I would not. How much time is your partner willing to spend with that dog ? Will he feed him, train him ? It's not because that dog sounds more "manly" that he will necessarely bond with him. My niece and her ex had a mastiff because HE choose the dog. My niece got bitten a few times. He did not spend enough time with the beast and she was more less scared of it. One day the dog disappeared and they don't know what happened to it.
I would not. How much time is your partner willing to spend with that dog ? Will he feed him, train him ? It's not because that dog sounds more "manly" that he will necessarely bond with him. My niece and her ex had a mastiff because HE choose the dog. My niece got bitten a few times. He did not spend enough time with the beast and she was more less scared of it. One day the dog disappeared and they don't know what happened to it.
Just in case you don't know the Staff Bull. This dog is only 24-32lbs. nothing like a mastiff. Is one of the safest dogs you can possibly get with children (are considered Nanny dogs) This dog is nothing like the American Pit Bull. No offence intended. Just not sure you are comparing like with like here. But!!!!! I have no idea how they are with other little dogs. It could be a really bad idea. That, I think is the issue.
On another all-pet forum I used to frequent, there was a person with several dogs of that breed. She put obedience and/or agility titles on them. Very impressive! Yet they fence-fought with her neighbors' dogs. And one day the fence didn't hold. Fortunately all the dogs survived.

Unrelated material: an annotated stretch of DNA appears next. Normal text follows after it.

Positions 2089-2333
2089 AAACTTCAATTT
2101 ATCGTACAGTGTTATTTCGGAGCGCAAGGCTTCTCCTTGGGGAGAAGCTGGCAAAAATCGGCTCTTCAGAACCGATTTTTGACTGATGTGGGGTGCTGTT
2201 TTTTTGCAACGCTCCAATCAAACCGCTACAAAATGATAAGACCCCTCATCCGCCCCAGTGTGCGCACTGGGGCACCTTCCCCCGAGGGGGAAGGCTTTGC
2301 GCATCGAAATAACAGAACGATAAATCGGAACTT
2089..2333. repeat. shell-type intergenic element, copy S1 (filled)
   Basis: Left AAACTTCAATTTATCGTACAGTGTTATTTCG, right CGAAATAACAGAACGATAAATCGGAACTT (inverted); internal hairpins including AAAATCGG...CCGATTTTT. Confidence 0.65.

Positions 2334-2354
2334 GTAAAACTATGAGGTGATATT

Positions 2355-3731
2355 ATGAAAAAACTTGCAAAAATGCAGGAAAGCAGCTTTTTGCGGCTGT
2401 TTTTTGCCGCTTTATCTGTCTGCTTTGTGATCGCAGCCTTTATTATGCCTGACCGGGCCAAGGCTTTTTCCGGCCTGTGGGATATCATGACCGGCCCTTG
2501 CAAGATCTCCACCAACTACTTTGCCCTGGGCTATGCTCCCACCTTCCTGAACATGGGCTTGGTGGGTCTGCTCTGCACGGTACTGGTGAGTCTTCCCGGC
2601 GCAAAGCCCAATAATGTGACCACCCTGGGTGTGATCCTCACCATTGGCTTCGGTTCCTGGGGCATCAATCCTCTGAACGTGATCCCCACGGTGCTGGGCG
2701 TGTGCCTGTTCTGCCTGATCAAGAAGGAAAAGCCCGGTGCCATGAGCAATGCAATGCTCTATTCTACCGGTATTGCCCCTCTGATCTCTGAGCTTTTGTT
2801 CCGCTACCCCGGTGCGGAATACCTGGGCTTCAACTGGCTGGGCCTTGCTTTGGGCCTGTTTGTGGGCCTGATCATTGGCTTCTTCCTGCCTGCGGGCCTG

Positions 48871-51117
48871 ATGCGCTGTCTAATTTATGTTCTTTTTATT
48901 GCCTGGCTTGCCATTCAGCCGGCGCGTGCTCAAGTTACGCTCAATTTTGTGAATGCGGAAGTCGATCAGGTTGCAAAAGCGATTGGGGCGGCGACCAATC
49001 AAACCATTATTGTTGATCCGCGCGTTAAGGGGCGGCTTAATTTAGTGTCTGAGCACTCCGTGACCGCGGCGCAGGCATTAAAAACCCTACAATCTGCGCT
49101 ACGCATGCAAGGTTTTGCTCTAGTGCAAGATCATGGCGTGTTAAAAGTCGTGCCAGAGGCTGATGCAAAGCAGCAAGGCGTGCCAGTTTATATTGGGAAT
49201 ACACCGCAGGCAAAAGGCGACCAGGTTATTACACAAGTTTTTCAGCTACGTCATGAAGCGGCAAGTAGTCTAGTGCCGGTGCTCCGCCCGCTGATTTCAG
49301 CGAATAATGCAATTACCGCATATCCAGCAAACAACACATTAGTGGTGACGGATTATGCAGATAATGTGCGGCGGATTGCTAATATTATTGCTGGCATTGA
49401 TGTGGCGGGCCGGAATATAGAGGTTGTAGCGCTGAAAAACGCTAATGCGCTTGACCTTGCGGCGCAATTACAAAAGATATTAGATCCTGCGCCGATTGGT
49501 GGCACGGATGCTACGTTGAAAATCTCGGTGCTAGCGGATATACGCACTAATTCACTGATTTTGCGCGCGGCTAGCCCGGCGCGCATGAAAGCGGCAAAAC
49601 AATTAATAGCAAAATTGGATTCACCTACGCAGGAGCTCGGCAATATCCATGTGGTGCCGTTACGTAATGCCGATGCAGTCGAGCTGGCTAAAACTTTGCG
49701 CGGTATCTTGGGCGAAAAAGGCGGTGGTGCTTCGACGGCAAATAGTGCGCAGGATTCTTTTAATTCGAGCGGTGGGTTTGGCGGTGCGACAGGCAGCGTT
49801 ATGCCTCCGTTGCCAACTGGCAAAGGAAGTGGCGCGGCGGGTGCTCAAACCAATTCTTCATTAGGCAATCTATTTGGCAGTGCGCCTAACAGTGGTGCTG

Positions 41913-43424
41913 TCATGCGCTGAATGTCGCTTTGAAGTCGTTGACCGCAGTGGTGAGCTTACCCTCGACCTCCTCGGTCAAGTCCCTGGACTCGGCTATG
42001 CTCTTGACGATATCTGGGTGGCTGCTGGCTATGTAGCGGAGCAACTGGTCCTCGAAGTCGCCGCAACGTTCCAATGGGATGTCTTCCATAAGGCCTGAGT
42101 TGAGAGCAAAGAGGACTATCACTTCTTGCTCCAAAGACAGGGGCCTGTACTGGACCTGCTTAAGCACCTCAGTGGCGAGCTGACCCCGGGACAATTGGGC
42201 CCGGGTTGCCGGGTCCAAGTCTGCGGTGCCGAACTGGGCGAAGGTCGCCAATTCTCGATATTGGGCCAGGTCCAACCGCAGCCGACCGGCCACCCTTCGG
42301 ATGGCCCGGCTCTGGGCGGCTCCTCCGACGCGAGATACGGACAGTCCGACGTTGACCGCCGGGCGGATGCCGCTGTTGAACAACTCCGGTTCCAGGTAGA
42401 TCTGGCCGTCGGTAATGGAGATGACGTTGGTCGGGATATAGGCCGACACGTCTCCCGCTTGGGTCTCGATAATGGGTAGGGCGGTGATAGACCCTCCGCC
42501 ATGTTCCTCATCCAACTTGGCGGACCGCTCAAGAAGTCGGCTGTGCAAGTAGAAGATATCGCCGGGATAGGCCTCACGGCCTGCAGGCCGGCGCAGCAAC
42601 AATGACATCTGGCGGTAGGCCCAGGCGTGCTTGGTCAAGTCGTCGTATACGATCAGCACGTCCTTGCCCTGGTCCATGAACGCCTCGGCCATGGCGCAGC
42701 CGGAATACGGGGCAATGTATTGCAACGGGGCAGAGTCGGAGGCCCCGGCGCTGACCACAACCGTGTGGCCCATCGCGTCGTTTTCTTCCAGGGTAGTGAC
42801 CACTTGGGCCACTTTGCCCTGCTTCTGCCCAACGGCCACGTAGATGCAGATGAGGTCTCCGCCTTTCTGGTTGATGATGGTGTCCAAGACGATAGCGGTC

Even a non-prey-driven dog of a larger breed could hurt a Maltese. I think one of my dogs that was about twice the size of my Maltese, even though he was submissive to my Maltese, may have bumped him or knocked him up against some furniture one day while I was out. He seemed quite sore, but didn't have any broken bones, maybe just some bruising.
Since you have a maltese, please, PLEASE don't let your partner get any type of bull terrier. In addition to the reasons listed above, any dog in the bull/pit terrier family has extremely powerful jaws. This is why they are involved in so many human fatalities when they snap and attack. Those powerful jaws could easily kill a Maltese by just playing. Also, almost all puppies go through a biting/chewing stage as puppies and this concerns me. What if the dog decides to chew on the maltese?

Another thing to think about is the liability issue of owning one of these aggressive breeds. Many insurance companies won't insure homeowners of any type of bull terrier. Within the last month a young girl I know got kicked out of her apartment just because she had a pit puppy. The apartment complex allows dogs but not any of the aggressive breeds.

Here's a link regarding the non-coverage by insurance companies:

DOG BITE LAW - Insurance for the Dog Owner
There are so many breeds to choose from, why pick a breed that has a strong prey drive and such powerful jaws? IMO, it is too dangerous.
I know this neighbor across from where i live she and her husband have one although they my be Friendly our little ones have no fear and will start to bark.Baci will growl and bark and most will take it but as my Vet said some will not ..
I have lived through your scenario! Your partner sounds just like my DH. He wanted a dog of his own and he wanted a manly dog.

May I suggest a Brussels Griffon - very manly ruff and tumble dog but still small and good with kids and other dogs and will bond with your bond with your partner the way your malt bonded with you.

Let's put it this way - the construction workers building houses across the street from me all want their next dog to be a Griffon. They are just so stinkin cool!!

If your partner really wants staffordshire terrier I would work closely with a trainer to make sure the dog behaves gently around your malt.
What about adopting an adult that has either small dog or cat experience so to hopefully avoid some issues?